The women on the frontlines of COVID-19 awareness

Bringing prevention information to remote Indian tea estates

Tea industry workers standing together.
March 29, 2021

In remote northeastern India, living amongst the teeming fields of tea bushes, Jayanti Malik Mura faced a daunting task: how could she help keep her community safe from the spread of COVID‑19? As a community health worker at Borbam Tea Estate in Amgoorie, Assam, Jayanti had the unprecedented responsibility of bringing awareness about a global pandemic to her own neighbors and townspeople.

Jayanti was on the frontlines, going door to door, answering questions and sharing safety guidelines about wearing face masks, regular handwashing, and how to practice social distancing. Along with other health workers, she visited sick people and provided resources for care. Jayanti’s role as a health worker, also known as ASHA (Accredited Social Health Activist), is especially important in combating COVID‑19 where she is the main source of information for more than 300 families. “If anyone from my designated area needs any help or assistance,” Jayanti said, “I am there for them.”

A person posing for the camera.
Community health worker, Jayanti Malik Mura, went door to door to bring awareness of COVID-19 prevention to more than 300 families on the Borbam tea estate.

Born in Amgoorie, Jayanti grew up living on the tea estate where she raised two daughters and two sons with her husband, Bipin Mura, who is a driver for the tea estate. Tea workers in India face unique challenges in accessing resources and services because of low literacy rates and the geographic isolation of the farms, with many families still lacking basic access to clean water and latrines. Due to misinformation, a big part of Jayanti’s job was to dispel rumors about COVID‑19. “Many people believed that [COVID‑19] was like malaria and dengue, caused by mosquito bites,” Jayanti said. When community members thought the virus was a disease similar to malaria, they took measures which didn’t help check the spread of coronavirus.

Awareness is a first step to combating COVID‑19

Drawing on a 16-year partnership, Mercy Corps and The Starbucks Foundation teamed up to help prevent the spread of COVID‑19 and to keep communities like Jayanti’s as safe as possible through access to COVID‑19 health, sanitation and hygiene information. While Mercy Corps and The Starbucks Foundation have been at work creating more access to clean water and latrines in Borbam Tea Estate, an awareness campaign was vital in containing the spread of the pandemic in areas with scarce access to information. Mercy Corps and The Starbucks Foundation continued their longstanding efforts to support coffee- and tea- growing communities around the world, with a focus on protecting farmer livelihoods during the pandemic by collaborating with local government and community organizations to relay an awareness campaign that would reach the most remote areas including Assam.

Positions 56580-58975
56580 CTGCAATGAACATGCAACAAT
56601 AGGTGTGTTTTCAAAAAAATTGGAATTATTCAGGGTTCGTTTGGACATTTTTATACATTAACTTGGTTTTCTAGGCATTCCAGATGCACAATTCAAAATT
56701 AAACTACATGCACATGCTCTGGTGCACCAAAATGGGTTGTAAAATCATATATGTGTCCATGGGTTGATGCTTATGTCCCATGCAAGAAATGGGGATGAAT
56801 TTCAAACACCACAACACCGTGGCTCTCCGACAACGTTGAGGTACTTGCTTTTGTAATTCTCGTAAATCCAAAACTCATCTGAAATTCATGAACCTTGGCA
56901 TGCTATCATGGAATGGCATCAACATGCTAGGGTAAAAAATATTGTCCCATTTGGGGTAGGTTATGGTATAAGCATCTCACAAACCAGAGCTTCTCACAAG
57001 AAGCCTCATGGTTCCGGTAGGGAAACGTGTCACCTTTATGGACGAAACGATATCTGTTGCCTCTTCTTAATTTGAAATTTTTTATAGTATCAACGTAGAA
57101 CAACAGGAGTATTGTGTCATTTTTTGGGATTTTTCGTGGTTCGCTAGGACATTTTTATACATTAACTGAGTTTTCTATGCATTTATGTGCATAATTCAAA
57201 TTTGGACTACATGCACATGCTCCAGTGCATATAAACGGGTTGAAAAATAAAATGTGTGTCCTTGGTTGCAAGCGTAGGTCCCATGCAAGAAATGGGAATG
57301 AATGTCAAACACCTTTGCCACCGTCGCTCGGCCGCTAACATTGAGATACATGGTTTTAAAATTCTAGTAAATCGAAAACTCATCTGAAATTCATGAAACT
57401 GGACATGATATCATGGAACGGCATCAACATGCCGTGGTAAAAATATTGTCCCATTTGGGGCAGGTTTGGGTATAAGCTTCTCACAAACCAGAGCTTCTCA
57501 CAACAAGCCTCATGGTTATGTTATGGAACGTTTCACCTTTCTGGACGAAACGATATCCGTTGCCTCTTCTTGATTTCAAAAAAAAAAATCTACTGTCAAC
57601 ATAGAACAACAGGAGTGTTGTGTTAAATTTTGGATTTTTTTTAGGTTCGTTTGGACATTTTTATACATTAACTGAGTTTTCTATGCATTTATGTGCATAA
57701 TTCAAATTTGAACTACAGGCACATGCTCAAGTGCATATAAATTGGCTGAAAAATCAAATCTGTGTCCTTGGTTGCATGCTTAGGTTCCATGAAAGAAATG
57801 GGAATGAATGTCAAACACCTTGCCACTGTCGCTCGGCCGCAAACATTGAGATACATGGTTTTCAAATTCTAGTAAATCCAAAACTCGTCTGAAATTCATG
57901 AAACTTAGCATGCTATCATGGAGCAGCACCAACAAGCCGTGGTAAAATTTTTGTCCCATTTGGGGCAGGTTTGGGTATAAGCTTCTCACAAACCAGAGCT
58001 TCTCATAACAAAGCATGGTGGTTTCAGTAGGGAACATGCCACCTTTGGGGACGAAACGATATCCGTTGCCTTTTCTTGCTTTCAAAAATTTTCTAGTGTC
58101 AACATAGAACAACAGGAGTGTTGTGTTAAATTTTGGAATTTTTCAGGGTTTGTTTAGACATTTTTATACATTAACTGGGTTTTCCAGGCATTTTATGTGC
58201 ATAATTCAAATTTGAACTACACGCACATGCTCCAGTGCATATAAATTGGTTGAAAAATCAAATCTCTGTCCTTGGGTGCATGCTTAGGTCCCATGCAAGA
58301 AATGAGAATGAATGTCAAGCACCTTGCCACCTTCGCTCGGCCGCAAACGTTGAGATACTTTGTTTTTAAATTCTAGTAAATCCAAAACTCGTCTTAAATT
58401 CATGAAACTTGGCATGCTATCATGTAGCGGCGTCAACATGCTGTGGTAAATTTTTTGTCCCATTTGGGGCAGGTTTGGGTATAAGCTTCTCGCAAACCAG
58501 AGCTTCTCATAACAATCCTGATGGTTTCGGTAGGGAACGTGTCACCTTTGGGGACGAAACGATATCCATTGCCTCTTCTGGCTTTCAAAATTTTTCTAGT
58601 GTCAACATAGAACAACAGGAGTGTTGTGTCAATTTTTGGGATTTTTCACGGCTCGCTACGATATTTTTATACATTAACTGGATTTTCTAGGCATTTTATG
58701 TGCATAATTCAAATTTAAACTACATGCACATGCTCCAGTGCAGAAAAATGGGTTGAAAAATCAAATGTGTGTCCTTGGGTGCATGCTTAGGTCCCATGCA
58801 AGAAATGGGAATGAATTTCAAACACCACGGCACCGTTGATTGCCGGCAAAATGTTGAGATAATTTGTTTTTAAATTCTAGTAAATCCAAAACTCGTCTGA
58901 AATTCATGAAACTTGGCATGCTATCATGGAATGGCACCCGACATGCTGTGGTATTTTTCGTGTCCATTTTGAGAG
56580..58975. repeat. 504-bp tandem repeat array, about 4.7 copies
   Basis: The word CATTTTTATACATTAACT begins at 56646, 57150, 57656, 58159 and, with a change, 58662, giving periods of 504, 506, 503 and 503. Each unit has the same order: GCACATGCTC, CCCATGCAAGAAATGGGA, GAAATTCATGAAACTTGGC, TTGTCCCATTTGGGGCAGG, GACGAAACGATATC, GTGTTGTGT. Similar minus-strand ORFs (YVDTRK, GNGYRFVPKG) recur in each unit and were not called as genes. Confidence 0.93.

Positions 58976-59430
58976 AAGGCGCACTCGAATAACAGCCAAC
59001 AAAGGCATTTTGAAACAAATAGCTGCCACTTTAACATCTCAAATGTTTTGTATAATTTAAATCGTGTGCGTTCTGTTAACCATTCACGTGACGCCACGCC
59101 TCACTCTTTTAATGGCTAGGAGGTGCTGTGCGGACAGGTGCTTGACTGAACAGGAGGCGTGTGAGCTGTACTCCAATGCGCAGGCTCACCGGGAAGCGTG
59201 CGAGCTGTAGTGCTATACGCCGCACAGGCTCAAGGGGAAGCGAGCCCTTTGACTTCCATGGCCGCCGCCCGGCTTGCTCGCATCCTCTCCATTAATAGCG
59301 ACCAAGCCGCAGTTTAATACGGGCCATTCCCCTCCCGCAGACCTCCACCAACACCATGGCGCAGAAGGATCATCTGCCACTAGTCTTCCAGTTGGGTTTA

The Mercy Corps team installed loudspeakers on top of vehicles that traveled to the most outlying farmlands in Assam, playing pre-recorded messages on preventative measures in the three local languages. The team reached more than 110,000 people across 17 tea estates, delivered kits with hygiene supplies to communities, and put up posters and banners with vital information. Health workers like Jayanti were critical partners in helping to further reach communities.

People walking along a road.
With support from The Starbucks Foundation, Mercy Corps collaborated with local government and community organizations on a COVID-19 awareness campaign that reached the most remote areas of Assam tea estates.

COVID‑19 safety on the tea estate

In another community in Assam, Phuleshwari Salge supervises tea workers at the Dirial Tea Estate and helped to ease concerns using information from the awareness campaign. “It was the plucking season and we were still in the midst of [the] pandemic,” Phuleshwari said. “Every day hundreds of new cases were reported in Assam so the workers had a lot of confusion. They had a lot of questions. They were uncertain.” Using COVID‑19 prevention information distributed by Mercy Corps, Phuleshwari assured them by educating her fellow workers about safety measures.

Phuleshwari has worked on the tea estate for more than 30 years, having raised two daughters on her own after her husband passed away. Her daughters are now in college and Phuleshwari remains at the tea estate as a resource for the women she manages. She is among the women who make up more than half of the workforce in the tea industry, one of India’s largest employers of women. She went to great lengths to support those in her community, helping to keep hundreds of workers safe by educating and enforcing safety measures like wearing face masks and regular handwashing. “They know the safety precautions are now part of the work,” Phuleshwari said.

Awareness, prevention, and vaccination

“The pandemic is not over yet,” said Jayanti. “We have more disinformation going on as the vaccination drive has begun. While we still need to keep educating people about COVID‑19 safety measures, we have another task at hand and this is to educate people about the vaccination and help clear any misconceptions or false information that they might have about the COVID‑19 vaccine.” Looking forward, Mercy Corps and The Starbucks Foundation are continuing to support tea estate communities in Assam by providing access to accurate and timely COVID‑19 health and vaccine information.